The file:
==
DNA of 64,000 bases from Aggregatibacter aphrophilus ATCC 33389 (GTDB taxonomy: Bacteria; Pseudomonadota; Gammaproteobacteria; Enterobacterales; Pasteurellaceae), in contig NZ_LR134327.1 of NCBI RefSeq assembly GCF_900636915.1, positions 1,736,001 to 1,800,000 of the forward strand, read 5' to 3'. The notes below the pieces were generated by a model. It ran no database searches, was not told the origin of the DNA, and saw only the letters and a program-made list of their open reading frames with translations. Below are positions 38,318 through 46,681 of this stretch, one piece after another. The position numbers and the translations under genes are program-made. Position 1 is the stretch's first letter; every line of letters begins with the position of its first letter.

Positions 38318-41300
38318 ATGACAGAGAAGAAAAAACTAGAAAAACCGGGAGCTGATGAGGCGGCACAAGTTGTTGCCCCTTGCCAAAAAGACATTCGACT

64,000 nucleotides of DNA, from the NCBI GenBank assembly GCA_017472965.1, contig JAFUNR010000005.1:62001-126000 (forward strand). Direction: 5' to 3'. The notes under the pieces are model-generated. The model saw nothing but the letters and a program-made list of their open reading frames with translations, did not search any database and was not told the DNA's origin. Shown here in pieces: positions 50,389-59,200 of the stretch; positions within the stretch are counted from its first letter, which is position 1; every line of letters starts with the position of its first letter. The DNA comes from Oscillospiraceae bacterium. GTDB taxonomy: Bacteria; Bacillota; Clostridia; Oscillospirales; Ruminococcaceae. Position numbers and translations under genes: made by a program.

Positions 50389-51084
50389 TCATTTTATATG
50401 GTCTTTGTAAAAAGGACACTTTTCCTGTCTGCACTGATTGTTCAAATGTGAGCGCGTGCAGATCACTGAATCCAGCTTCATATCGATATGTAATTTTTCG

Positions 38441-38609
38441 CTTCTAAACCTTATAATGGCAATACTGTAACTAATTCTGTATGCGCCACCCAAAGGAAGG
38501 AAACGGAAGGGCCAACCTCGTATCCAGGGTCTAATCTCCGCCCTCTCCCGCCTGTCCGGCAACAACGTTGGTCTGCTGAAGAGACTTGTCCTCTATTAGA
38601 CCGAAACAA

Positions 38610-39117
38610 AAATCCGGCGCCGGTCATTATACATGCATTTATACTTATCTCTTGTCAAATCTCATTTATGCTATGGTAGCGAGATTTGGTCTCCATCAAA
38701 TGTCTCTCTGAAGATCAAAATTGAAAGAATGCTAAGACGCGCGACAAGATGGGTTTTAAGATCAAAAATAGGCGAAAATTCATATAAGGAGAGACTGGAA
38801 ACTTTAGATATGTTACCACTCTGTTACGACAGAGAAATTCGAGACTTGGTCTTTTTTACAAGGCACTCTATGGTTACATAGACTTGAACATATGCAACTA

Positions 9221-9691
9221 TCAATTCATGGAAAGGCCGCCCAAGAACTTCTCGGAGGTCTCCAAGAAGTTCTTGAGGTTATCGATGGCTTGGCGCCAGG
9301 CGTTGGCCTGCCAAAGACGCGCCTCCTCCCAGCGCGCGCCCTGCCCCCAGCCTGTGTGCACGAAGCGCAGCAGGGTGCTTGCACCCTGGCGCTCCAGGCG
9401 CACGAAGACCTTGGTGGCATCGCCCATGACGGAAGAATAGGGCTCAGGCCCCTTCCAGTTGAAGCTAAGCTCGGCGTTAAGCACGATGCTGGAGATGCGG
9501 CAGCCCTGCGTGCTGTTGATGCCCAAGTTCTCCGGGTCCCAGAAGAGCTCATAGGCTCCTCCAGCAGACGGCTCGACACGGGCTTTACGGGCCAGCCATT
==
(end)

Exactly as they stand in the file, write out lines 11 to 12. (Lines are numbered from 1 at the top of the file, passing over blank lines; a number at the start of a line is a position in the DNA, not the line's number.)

38601 CCGAAACAA

Positions 38610-39117